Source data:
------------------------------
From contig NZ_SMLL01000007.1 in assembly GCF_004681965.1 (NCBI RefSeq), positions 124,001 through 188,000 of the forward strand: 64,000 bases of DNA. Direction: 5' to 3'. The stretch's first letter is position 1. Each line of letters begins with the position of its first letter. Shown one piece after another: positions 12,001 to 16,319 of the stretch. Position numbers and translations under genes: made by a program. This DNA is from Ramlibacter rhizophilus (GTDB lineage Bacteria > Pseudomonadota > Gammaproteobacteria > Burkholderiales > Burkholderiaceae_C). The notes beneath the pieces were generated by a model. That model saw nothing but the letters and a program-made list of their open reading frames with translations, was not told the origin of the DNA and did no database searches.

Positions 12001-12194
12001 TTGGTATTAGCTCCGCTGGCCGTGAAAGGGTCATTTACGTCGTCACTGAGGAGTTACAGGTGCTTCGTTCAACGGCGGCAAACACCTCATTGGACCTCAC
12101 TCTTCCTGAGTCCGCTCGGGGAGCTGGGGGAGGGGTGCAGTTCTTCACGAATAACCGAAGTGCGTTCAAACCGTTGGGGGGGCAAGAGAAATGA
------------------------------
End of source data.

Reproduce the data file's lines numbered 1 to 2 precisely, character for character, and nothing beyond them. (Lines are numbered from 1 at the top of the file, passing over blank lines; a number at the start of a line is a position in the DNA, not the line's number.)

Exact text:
From contig NZ_SMLL01000007.1 in assembly GCF_004681965.1 (NCBI RefSeq), positions 124,001 through 188,000 of the forward strand: 64,000 bases of DNA. Direction: 5' to 3'. The stretch's first letter is position 1. Each line of letters begins with the position of its first letter. Shown one piece after another: positions 12,001 to 16,319 of the stretch. Position numbers and translations under genes: made by a program. This DNA is from Ramlibacter rhizophilus (GTDB lineage Bacteria > Pseudomonadota > Gammaproteobacteria > Burkholderiales > Burkholderiaceae_C). The notes beneath the pieces were generated by a model. That model saw nothing but the letters and a program-made list of their open reading frames with translations, was not told the origin of the DNA and did no database searches.

Positions 12001-12194